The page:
Las Vegas Sun

October 21, 2017

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Some Nevada employers confused by one-time assessment to repay feds

State legislators are fielding questions from unhappy or misinformed businesses who are about to get hit with an increased assessment on their unemployment tax.

“There’s a lot of misinformation” on the issue, said Sen. Debbie Smith, D-Sparks, the chairwoman of the Legislative Interim Finance Committee.

The state Employment Security Division will send out notices next week that employers will have until July 31 to pay the assessment, which will be a maximum of $25 per worker.

The money will be used to pay the $17 million in interest on the $573 million the state owes the federal government for a loan made to pay jobless benefits during the recession.

Assembly Minority Leader Pat Hickey, R-Reno, said legislators didn’t realize this would come up so fast. He said the $25 a head was a “significant hit” on employers with large payrolls.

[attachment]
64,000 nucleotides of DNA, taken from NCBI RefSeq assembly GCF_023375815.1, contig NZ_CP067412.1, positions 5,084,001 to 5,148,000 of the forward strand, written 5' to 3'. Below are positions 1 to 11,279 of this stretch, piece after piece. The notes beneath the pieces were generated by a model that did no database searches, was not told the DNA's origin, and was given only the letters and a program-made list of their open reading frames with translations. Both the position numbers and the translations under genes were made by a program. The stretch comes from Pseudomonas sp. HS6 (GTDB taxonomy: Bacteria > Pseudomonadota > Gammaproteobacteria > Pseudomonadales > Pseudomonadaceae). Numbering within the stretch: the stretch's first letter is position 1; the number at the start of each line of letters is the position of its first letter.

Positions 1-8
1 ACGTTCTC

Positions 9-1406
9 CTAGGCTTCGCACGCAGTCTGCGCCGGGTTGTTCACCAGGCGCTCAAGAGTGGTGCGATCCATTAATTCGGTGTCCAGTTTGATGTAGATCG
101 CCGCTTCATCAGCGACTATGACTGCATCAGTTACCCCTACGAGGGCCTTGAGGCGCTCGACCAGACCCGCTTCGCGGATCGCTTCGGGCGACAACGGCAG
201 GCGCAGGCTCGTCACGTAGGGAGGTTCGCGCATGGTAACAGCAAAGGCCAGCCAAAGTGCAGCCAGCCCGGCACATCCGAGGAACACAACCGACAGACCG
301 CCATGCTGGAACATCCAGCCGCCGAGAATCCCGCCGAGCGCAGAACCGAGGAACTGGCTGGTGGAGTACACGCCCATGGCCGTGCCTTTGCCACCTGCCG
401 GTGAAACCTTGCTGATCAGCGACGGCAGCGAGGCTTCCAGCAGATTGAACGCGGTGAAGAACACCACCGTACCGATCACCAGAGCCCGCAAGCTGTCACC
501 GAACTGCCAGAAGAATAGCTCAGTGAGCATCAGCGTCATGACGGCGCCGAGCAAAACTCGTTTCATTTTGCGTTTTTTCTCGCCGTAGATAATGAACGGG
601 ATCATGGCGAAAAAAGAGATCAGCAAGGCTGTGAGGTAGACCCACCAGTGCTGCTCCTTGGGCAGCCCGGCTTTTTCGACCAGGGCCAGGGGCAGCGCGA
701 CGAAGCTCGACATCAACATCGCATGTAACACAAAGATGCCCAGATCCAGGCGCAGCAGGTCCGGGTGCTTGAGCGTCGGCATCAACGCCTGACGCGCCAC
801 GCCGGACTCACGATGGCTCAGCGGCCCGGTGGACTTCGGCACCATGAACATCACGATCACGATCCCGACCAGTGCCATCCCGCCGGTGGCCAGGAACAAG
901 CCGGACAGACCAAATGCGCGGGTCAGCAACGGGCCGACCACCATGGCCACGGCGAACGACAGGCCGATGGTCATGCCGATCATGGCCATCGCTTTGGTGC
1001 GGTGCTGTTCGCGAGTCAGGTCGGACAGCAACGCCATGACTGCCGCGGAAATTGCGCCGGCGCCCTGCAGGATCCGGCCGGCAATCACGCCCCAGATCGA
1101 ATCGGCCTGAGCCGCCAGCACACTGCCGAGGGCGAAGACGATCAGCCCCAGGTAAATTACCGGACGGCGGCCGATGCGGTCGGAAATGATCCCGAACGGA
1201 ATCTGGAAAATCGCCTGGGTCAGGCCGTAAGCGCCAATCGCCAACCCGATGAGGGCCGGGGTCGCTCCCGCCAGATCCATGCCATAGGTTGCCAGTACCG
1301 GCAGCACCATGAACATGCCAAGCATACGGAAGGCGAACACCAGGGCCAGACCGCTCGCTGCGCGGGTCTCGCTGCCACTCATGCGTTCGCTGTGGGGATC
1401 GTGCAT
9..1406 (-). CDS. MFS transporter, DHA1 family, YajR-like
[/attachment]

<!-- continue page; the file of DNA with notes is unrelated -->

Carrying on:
But Smith said employers knew this was coming.

Sen. Pete Goicoechea, R-Eureka, said he has received a lot of calls about the tax increase.

Legislators discussed the issue Thursday at a meeting of the Interim Finance Committee.

Renee Olson, administrator of the division, said it held various meetings with employer groups during the 2013 session of the Legislature to let employers know about the assessment. And notices were sent out several weeks ago.

An agency official said the division received one call from a business complaining it would get hit with a $20,000 increase. But the employer was informed his one-time assessment would be around $150.

As an example, the division said a business with a $10 million payroll would pay $5,046 in the one-time assessment. And an assessment could be as low as $1.

Hickey asked if there was any leeway to permit the payment to be spread out. But Olson told him there was no flexibility in the law.

The division must pay the interest to the federal government by Sept. 30.

Still in the works is the plan to issue bonds to pay off the full debt at a lower interest rate than the 2.4 percent being charged by the federal government.

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